Opponents of the ‘Administrative State’ Turn Attention to Upcoming Supreme Court Case
‘Only the Supreme Court can correct its own errors, so the Court should acknowledge its error,’ one analyst tells the Sun.
Opponents of the modern “administrative state,” after facing an icy reception to a case looking to dismantle the Consumer Financial Protection Bureau’s regulatory authority, are turning their attention to another case with which conservatives are looking to overturn the decades-old doctrine of “Chevron deference.”
The immediate subject of the case, Loper Bright Enterprises v. Raimondo, concerns a rule requiring the fishing industry to pay for the cost of observers who monitor fisheries for compliance with fish management plans.
At the core of the case, though, is a question regarding whether administrative agencies, in this case the National Marine Fisheries Service, have the authority to originate rules that are not expressly written into legislation.
The precedent, known as “Chevron deference,” holds that when a statute is silent or ambiguous on a topic, administrative agencies of the federal government have a certain amount of leeway to pen rules as long as their interpretation of the statute is considered reasonable.
Opponents of the Chevron doctrine, like Philip Hamburger of Columbia Law School, say the doctrine is a violation of due process. “The New Civil Liberties Alliance is arguing that Chevron deference is best understood as Chevron bias,” Mr. Hamburger tells the Sun. “When the government is a litigant, the case requires judges to favor one party — the government — over the other, in violation of the due process of law.”
Mr. Hamburger says the court “should admit that it has imposed a shameful violation of due process for nearly 40 years,” adding, “Only the Supreme Court can correct its own errors, so the court should acknowledge its error.”
Defenders of the Chevron doctrine argue that it puts the power to alter the policies of administrative agencies with elected officials, namely Congress, who then have the ability to write legislation to explicitly alter the power of agencies and the president, from whom administrative agencies derive their own power.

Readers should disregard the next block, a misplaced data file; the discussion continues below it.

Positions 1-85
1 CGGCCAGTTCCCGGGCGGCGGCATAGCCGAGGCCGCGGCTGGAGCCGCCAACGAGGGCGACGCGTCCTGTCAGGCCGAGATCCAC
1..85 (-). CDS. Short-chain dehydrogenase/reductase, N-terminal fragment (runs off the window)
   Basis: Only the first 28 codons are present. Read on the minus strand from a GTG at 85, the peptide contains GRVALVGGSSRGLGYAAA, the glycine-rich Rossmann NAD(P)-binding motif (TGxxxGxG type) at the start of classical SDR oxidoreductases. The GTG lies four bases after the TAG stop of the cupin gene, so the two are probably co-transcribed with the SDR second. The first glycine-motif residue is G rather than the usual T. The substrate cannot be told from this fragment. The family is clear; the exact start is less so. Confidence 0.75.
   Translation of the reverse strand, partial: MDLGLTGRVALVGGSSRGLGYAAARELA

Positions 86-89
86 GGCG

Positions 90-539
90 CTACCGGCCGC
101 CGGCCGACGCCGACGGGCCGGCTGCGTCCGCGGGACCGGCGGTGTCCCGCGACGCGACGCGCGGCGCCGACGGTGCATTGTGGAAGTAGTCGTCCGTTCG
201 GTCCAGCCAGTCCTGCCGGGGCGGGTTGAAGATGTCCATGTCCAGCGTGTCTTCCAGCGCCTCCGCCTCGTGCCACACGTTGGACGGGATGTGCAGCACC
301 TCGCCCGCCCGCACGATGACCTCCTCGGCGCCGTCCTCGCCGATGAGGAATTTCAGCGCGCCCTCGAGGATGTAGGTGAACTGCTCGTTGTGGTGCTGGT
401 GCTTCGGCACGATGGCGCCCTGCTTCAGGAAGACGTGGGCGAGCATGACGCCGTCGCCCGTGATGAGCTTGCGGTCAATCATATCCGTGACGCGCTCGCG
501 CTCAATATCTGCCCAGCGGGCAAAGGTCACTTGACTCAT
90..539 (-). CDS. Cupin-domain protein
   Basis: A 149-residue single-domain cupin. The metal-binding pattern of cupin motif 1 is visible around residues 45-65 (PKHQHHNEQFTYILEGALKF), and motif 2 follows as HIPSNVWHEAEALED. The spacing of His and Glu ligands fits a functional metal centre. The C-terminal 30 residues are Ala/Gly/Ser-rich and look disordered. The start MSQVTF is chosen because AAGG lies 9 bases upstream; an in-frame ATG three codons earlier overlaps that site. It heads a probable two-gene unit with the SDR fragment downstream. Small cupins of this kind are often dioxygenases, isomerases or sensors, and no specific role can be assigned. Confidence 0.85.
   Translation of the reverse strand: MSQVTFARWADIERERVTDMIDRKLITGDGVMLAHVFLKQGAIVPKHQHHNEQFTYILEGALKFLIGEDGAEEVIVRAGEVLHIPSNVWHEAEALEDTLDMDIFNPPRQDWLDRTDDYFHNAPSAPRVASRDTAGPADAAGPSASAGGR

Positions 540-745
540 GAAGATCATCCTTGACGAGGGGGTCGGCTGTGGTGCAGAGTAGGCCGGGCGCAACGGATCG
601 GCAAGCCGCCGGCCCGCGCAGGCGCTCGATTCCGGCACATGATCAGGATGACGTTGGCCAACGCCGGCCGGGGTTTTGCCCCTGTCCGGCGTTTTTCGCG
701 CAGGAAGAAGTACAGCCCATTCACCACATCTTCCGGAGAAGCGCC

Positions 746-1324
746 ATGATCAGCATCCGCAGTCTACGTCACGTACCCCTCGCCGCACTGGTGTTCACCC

One such proponent of this view was Justice Antonin Scalia, who spent most of his time on the high court defending the doctrine, though there were rumors that he was reconsidering the topic shortly before his death.
“Under our democratic system, policy judgments are not for the courts but for the political branches; Congress having left the policy question open, it must be answered by the Executive,” Scalia wrote in a 1989 Duke Law Journal article.
In the article, Scalia questions whether cases such as Loper Bright Enterprises v. Raimondo could even rightly be characterized as questions of law, given the ambiguity needed for the Chevron doctrine to be relevant.
“I tend to think, however, that in the long run Chevron will endure and be given its full scope — not so much because it represents a rule that is easier to follow and thus easier to predict … but because it more accurately reflects the reality of government, and thus more adequately serves its needs,” Scalia wrote.
Today, though, it’s clear that opponents of the Chevron doctrine have some potential friends on the high court, with both Justice Clarence Thomas and Justice Neil Gorsuch having recently expressed skepticism of the precedent.
In a 2015 dissent from a denial of review, Justice Gorsuch wrote that the court “should acknowledge forthrightly that Chevron did not undo, and could not have undone, the judicial duty to provide an independent judgment of the law’s meaning in the cases that come before the Nation’s courts.”
The chance to challenge Chevron before the Nine has also caught the attention of institutional players within the conservative movement, such as the Cato Institute, the Competitive Enterprise Institute, and the Manhattan Institute.
In a joint amicus curiae brief, the Competitive Enterprise Institute and the Manhattan Institute argued that the high court should add the question of whether an agency that is assigned rule-making authority “may also exercise the separate congressional power to impose duties, without express legislative authorization.”
The court has not yet scheduled oral arguments for the case, though it is scheduled to be argued during this term.